During that time, he prepared three cases for the U.S. Supreme Court. He won all three. The most important was the last big case he handled.
It established two precedents concerning water rights — when different interests within a state compete for water, all claims, including claims by Indian tribes, must be decided by the same court; and furthermore, the proper court is the state court. Indian leaders previously had argued that their claims could be decided separately in federal court.
Kyl became increasingly involved in the Arizona Republican Party scene, worked as a race official at PIR where he was nearly killed by flying wreckage, and served as chairman of the Phoenix Chamber of Commerce.
Then-U.S. Rep. Eldon Rudd called him on July 4, 1985. “I’m not going to run for reelection next year. I really think you ought to think about it,” Rudd told him, according to Kyl’s recollection.
Kyl discussed it with other Arizona political figures, who encouraged him. He spoke with his professional associates, who encouraged him. He talked to his father, who did not.
The elder Kyl, who by then had served in the House from 1959 to 1965 and 1967 to 1973, was planning to retire and move to Arizona to spend more time with his son’s family.
“He response was very interesting. He said, ‘Why would you want to do that? Most of the guys get elected to Congress so that they can get a job like you’ve got,’ ” Kyl said.
Kyl won the House seat and served from 1987 to 1995.
He planned to challenge Sen. Dennis DeConcini, a Democrat, who was stained in the Keating Five banking and political contribution scandal, but DeConcini retired before he had the chance. Kyl won the open Senate seat and has held it for two terms.
He focuses his energy in Washington on intelligence and counterterrorism measures, border enforcement, immigration, judicial appointments and water rights. He sides with President Bush more than 95 percent of the time, according to an analysis by the magazine Congressional Quarterly.
Kyl is detail-oriented and does his best work behind the scenes, said Sen. Susan Collins, R-Maine. Collins recalled that shortly after she took office in 1997, Kyl approached her about a coming vote on a test-ban treaty, an area in which she had little expertise at the time.
He met with Collins in her office, explained each provision in the bill and offered the arguments on both sides of the matter. When she posed a question he couldn’t answer, he arranged for former U.S. Secretary of Defense James Schlesinger to brief her.
“You’ll be shocked to learn that some of my senior colleagues don’t take the time to do that sort of thing,” Collins said sarcastically.
Kyl also is a master of the congressional process, an expertise that has earned him national accolades but also occasionally tripped him up.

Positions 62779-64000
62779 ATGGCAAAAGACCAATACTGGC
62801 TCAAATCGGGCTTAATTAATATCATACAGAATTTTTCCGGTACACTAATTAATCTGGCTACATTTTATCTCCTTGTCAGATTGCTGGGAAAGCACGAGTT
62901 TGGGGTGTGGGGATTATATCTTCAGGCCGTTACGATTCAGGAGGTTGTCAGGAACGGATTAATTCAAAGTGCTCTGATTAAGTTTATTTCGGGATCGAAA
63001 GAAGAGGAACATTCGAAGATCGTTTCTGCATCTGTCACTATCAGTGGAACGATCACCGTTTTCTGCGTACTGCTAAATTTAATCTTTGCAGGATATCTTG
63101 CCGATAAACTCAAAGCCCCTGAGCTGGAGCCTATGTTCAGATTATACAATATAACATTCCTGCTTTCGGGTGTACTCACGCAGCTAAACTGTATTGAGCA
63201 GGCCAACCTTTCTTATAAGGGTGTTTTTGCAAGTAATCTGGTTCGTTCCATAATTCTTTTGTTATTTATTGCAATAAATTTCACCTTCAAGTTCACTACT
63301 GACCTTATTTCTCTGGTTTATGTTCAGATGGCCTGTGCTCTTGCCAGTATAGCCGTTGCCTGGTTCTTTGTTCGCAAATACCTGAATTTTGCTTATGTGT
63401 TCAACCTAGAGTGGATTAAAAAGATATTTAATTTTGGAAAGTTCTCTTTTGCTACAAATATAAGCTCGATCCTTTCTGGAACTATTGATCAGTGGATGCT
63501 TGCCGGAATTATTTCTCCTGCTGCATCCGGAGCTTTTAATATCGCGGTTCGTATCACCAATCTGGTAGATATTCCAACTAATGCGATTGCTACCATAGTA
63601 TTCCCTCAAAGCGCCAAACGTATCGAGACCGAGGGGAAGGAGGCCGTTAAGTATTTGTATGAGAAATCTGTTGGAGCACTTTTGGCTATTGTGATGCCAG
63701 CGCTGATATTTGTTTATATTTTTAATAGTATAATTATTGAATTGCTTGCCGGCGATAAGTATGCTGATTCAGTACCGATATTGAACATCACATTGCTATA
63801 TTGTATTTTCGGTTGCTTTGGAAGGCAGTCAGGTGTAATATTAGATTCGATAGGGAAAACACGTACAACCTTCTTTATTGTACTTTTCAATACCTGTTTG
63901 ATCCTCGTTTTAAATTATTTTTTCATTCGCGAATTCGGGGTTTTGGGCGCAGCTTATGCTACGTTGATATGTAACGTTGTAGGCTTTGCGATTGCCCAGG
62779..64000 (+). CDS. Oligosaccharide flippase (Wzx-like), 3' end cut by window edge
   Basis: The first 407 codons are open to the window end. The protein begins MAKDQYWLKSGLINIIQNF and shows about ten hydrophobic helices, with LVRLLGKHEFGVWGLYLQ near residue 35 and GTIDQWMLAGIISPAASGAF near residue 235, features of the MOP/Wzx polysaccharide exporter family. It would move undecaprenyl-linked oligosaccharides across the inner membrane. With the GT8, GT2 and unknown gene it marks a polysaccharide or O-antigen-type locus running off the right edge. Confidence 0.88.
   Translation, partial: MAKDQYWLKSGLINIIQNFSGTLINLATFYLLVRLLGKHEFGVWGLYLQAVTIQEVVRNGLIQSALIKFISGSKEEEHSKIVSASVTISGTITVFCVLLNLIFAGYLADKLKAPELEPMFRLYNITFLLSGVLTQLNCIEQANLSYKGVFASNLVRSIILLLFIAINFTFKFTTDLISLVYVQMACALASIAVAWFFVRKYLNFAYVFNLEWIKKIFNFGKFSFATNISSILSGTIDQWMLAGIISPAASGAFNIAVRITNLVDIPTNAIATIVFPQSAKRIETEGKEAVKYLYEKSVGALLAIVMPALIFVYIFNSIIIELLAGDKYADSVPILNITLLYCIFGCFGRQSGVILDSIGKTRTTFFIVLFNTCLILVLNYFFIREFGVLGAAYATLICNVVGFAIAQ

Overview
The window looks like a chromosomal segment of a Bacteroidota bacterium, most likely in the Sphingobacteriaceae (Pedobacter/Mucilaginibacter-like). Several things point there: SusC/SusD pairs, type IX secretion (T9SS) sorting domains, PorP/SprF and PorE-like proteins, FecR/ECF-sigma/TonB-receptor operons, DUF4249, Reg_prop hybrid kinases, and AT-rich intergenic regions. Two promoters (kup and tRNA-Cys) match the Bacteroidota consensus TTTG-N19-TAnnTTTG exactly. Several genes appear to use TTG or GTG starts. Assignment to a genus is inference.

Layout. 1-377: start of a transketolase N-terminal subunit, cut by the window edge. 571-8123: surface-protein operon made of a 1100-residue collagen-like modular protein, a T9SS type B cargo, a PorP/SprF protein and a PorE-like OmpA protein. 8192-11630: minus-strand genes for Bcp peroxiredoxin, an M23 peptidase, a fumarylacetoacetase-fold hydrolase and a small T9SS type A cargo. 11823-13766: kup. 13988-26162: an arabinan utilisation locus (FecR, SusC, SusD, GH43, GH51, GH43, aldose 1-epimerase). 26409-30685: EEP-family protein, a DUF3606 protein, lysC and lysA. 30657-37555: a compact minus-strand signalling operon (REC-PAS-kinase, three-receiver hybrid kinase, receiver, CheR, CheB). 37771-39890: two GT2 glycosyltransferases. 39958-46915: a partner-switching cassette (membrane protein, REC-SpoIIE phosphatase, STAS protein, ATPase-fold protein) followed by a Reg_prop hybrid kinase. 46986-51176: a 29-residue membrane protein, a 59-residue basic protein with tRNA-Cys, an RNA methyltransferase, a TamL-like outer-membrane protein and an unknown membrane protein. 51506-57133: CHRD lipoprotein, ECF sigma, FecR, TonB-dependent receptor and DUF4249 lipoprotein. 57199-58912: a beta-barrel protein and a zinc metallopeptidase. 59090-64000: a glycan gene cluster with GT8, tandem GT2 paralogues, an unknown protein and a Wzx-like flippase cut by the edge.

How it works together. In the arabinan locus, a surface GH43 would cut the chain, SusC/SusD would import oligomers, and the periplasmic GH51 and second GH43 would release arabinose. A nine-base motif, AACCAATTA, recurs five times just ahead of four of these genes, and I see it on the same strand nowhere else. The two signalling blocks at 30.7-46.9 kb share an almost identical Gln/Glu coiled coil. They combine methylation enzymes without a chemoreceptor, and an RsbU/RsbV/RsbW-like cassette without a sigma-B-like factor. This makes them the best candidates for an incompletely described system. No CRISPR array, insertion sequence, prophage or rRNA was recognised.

For instance, Kyl and Sen. Lindsey Graham, R- S.C., inserted into the Congressional Record what they said was a “live” discussion about the treatment of detainees at Guantanamo Bay, Cuba. But the exchange turned out to be scripted. Still, Kyl and Graham cited the “conversation” in a Supreme Court brief.
The incident raised questions, especially after Supreme Court Justice John Paul Stevens took exception to it in a legal case. But Kyl contended the notion of inserting comments into the formal record is a common practice that becomes part of the formal discussion and thus fair game for a legal brief.
He’s adept at walking through political minefields, especially when the issue involves his friends and allies.
He declined to speak out against Bush’s policy on detainees’ treatment because friend and campaign chairman Sen. John McCain, R-Ariz., was opposing Bush on the torture issue.
Similarly, Kyl avoided criticizing Pederson’s current immigration policy because it’s virtually identical to McCain’s.
In recent weeks, Kyl has been less gentle on Pederson. In this campaign, he’s come up against a well-financed, politically experienced opponent.
But Kyl is in a race. The checkered flag waves for only one.
Jon Kyl in his own words
About his favorite NASCAR driver: “The one I’ve been rooting for strongly this year is Jeff Burton, the 31 car, Richard Childress Racing. I know him a little bit. He’s a family man and a very decent guy and he has a real shot with Childress.”
About working as a motorsports official:
“As I look back on it, it was kind of stupid actually. . . . Stuff was flying off the cars and I remember in one case, something flew by me. If it had been about four feet closer, I wouldn’t be here today.”
About an important learning experience: “I remember that in law school, the first time I went into court, the judge asked me a question and I said, ‘I think . . .’ He said, ‘Whoa, whoa, whoa. I couldn’t care less what you think. Give me some law.’ And I’ve never forgotten that.”
About his middle name, Llewellyn: “It’s a Welsh name and the reason I have that name is that the week that I was born, just a few days before I was born, my parents got word that one of their best friends had died on the Bataan Death March. His name was Llewellyn Whitmore and so they gave me his name.”
About his father’s insight into Congress: “He knew a lot of the vicissitudes.”
About the election: “It’s about a choice between two people. They both graduated from the University of Arizona. They both had humble beginnings. They both had some success in life. One made a lot of money; the other went into public service.”
About Jim Pederson: “He has no experience in dealing with any of these matters. His approach seems to be very superficial, and, frankly, written by other people back in Washington. Many of the parts of his campaign are exactly the same as other Democrats who are running nationally this year.”